I have not listened to the album since I wrote about it. I know that I won’t. There’s nothing there for me. I understand that I upset people but it just makes me laugh really. You know, someone doesn’t like a record that you like [laughs]—there are worse problems in the world.

In their defense it’s not my preferred Radiohead album but over the years listening to it, I’ve come to like Kid A.

There’s so much music to listen to that I don’t see why I should try and make myself like something that I didn’t like when I listened to it a lot. Just recently, I’ve been discovering—I never listened to jazz before the last four or five years-and the idea of not listening to everything that Duke Ellington or Miles Davis made because I’m trying to listen to Kid A for the 300th time, it doesn’t really interest me.

Fair enough. You’ve written lyrics with Ben Folds and on the song “Things You Think” with Pomplamoose, you sort of read some of the lyrics, I’m curiouscan you sing? Do you have a karaoke favorite on standby-one that’s not a Gunners song?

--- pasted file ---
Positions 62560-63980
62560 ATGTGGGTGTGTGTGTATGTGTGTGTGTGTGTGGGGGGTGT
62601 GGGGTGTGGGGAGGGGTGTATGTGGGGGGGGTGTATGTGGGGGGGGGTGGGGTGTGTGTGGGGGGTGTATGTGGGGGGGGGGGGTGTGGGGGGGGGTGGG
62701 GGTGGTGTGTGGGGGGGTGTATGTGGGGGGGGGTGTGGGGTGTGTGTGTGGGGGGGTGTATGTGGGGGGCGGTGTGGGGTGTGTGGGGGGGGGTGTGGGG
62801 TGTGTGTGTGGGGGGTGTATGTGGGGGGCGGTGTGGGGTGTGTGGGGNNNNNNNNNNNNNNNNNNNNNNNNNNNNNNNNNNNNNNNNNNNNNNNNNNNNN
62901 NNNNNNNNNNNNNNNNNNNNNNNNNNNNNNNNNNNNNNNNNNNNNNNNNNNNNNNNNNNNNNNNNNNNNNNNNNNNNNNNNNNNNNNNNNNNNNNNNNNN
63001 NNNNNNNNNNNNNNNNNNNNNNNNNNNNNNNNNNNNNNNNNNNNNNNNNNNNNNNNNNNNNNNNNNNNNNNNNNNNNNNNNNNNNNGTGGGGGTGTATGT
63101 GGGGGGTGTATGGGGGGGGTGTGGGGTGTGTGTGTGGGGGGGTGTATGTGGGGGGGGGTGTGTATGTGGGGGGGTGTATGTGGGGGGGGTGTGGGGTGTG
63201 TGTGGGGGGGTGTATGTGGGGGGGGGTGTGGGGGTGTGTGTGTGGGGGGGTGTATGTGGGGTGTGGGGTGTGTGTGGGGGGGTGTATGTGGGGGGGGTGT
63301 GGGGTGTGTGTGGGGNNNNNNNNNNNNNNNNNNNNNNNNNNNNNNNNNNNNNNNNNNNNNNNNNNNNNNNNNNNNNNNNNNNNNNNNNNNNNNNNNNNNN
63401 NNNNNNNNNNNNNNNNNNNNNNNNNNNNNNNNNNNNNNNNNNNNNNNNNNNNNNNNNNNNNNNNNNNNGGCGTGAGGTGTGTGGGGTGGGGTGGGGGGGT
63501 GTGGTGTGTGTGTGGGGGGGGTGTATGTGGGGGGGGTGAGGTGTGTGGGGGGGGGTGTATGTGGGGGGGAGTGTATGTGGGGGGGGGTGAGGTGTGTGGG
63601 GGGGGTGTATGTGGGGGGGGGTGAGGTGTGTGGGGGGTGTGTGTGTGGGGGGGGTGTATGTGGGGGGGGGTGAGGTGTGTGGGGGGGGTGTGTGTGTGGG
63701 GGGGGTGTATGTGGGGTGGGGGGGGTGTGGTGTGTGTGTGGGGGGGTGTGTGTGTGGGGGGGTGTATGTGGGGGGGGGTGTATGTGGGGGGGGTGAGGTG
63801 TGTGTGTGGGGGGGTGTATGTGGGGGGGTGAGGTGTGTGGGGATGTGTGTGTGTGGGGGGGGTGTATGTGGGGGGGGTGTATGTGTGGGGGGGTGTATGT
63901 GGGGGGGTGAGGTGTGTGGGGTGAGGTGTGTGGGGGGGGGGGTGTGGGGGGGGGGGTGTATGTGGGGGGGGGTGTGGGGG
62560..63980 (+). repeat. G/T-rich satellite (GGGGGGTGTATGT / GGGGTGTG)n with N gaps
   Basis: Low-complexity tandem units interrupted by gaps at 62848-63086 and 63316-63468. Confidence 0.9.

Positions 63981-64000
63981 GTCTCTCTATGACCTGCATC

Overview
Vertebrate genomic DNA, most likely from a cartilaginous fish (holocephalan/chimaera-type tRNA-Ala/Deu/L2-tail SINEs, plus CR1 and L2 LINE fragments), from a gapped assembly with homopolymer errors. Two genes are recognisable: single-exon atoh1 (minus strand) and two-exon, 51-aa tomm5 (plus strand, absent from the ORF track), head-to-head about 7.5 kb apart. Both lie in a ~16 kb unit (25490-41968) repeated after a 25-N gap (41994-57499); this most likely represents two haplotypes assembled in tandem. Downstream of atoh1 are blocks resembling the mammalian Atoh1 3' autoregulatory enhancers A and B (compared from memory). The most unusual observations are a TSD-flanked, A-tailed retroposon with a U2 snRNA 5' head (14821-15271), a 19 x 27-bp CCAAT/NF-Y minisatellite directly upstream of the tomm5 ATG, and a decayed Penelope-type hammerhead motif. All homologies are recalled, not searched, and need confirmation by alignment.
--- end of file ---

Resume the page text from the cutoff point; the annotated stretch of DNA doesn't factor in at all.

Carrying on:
[Laughs] Yeah I can sing okay. I do a very good version of “Sin City” by Graham Parsons with a phone when we’re on holiday. We practice every year. [Laughs] I sing once a year.

You’ve got a new TV series State of the Union which premiered at Sundance Film Festival earlier this year and is about a couple played by Chris O’Dowd and Rosamund Pike trying to keep their marriage together-when will we be able to watch it in America?

I think it will be available on streaming services in May. [It premieres May 6 on Sundance TV.]

And Chris O’Dowd was in Juliet, Naked too!

Yes, we had a year of each other!

I recently saw the film, which also stars Rose Byrne and Ethan Hawkeit’s so good!

It’s lovely isn’t it? I mean it’s got nothing to do with me. They did such a lovely job with it. I was quite happy with it.

My husband and I watched it again the next day before the Amazon rental for 24 hours was up! I was trying to figure out why I loved it as much as I did and why I found High Fidelity frustrating when I watched it all those years ago. So I tried watching it again and it was still frustrating. Do you think something got lost in translation when it shifted the story from North London to America?

I didn’t mind that at all. I loved the movie. But to answer your question: it doesn’t really worry me at all as long as I like the people who bought it—that’s the one bit of control I have—and if I like those people and trust them, then they can do what they want. And the book stays the book no matter what happens. If it’s a bad film I find people tend to forget it really quickly, like within a week, and it’s gone. If they like the film they might seek out the book anyway. In my experience, books tend to last longer than movies.